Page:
What you should be doing as a self-employed worker right now•
As the corona-crisis sweeps the country, more and more self-employed workers are losing work simply because their industries are closing down for now. You might be worried as self-employed workers aren’t normally eligible for unemployment insurance or benefits. However, the Senate recently approved its CARES Act (Coronavirus Aid, Relief, and Economic Security Act) – which means that you can now apply for benefits if you’re self-employed. Here’s what you need to know.
What does the Covid-19 crisis mean for self-employed Americans?
A report from Freelancers Union and Upwork, from 2018, estimates that there are more than 57 million Americans freelancers. However, the corona-crisis is threatening their livelihood just as much as workers who are employed by companies. As events are being canceled, group gatherings limited and travel banned, self-employed Americans are beginning to feel the financial impact.
- 45% of freelancers offer skilled services (like computer programming, marketing, IT, business consulting, etc.)
- 30% offer unskilled services (like dog walking, ridesharing and personal tasks), 26% sell goods (like on eBay or Airbnb) and 29% engage in other types of freelance work.
Now, what are your next steps?
Calculate your financial situation
The most important thing you need to do right now is to calculate your financial situation to see how much money you have coming in (or not) and how long you can last without having to apply for benefits. If you’re living pay check to pay check then you’ll probably have to apply for benefits as soon as possible, whereas if you have sufficient savings, you could probably wait a bit longer or make use of your skills in a different industry and skip the benefits. Either way, decide when your deadline to apply is and get started on the application sooner rather than later.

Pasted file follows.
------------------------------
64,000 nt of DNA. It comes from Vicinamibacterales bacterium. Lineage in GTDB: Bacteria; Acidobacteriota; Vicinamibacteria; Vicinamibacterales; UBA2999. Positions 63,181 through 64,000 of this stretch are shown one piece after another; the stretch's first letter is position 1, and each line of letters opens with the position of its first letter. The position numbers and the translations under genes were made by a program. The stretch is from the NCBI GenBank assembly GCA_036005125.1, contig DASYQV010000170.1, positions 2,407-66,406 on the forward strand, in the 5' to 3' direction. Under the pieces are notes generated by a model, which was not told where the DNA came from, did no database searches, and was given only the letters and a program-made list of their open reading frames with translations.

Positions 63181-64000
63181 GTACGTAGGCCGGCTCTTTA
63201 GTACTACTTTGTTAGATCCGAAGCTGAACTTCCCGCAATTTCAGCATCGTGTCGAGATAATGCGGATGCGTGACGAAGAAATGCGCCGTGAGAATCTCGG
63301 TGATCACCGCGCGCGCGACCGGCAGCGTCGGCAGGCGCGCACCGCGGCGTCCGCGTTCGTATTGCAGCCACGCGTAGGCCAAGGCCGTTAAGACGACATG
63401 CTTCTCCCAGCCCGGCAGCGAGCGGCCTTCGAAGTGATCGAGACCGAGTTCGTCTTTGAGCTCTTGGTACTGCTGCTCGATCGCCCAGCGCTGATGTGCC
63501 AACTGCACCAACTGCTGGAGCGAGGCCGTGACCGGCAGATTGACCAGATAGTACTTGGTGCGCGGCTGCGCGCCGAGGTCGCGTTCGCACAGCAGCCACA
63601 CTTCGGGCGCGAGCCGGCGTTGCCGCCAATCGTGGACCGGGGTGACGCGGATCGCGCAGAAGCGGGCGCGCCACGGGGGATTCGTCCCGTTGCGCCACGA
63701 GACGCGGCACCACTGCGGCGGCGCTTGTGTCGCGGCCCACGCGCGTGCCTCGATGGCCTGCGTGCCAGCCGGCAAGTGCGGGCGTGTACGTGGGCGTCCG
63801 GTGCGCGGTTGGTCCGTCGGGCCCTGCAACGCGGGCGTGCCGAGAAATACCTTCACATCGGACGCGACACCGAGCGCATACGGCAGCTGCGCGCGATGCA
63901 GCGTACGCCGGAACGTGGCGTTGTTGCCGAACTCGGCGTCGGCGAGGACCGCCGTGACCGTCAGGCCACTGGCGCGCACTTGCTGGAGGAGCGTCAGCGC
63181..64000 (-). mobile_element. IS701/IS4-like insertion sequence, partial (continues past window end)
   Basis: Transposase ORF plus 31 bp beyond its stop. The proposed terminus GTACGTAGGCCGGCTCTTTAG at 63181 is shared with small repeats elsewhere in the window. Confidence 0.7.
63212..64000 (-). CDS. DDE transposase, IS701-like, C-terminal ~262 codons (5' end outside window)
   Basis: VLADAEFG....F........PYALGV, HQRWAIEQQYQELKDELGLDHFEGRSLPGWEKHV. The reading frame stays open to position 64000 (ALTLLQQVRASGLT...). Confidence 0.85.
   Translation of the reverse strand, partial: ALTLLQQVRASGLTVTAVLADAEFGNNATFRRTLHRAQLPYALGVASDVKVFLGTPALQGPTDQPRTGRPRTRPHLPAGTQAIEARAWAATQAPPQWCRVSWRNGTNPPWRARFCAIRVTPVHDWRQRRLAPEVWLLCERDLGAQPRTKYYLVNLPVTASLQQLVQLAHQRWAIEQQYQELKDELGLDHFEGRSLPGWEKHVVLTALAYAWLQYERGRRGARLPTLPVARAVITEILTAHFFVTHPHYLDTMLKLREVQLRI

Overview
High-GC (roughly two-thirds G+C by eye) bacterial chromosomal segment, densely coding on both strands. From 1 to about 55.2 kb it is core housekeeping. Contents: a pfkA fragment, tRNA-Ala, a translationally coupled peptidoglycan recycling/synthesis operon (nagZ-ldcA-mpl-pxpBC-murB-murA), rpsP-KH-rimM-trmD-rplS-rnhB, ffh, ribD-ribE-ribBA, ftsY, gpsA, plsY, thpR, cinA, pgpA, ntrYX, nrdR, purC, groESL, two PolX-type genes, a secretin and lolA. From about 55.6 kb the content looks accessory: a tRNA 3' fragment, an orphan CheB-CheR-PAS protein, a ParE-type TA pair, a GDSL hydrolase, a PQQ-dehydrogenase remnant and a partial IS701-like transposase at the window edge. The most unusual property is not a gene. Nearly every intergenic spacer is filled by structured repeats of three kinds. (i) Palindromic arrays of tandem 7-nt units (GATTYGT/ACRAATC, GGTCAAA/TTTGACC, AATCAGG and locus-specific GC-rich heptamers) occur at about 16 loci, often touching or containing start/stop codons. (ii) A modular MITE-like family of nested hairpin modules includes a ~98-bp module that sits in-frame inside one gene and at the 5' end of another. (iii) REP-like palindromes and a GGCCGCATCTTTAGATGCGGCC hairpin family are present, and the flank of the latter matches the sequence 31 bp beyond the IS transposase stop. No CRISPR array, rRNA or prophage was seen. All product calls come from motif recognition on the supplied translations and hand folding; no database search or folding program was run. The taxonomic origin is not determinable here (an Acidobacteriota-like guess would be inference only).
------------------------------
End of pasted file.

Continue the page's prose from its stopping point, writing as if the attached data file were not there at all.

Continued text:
Apply for unemployment benefits
Are you eligible for unemployment benefits as a self-employed worker?
Under the new Federal Coronavirus Aid, Relief, and Economic Security (CARES) Act self-employed workers and those in the gig economy can now receive payments. This is because the bill comes with a “pandemic unemployment assistance” measure that will extend insurance to all kinds of workers affected by Covid-19.
According to the National Employment Law Project (NELP), those eligible for “pandemic unemployment assistance’ include:
- self-employed workers
- independent contractors
- workers seeking part-time work
- workers who do not have a long-enough work history to qualify for state UI benefits
- workers who have exhausted their standard state UI benefits
But, be warned while gig and self-employed workers are newly eligible for unemployment benefits, you may not qualify if you don’t have the proper work and pay documentation. So make sure to get your paperwork in order.
How much can you expect to receive?
The calculations for PUA benefits are based on the federal Disaster Unemployment Assistance program. This means the minimum weekly benefit amount payable is half (50%) of the average benefit amount in the state you apply in.
Find out more about coronavirus and work:
- 8 industries that are hiring right now
- Working from Home: How to stay productive
- 15 Healthcare companies hiring
The Pandemic Unemployment Assistance Program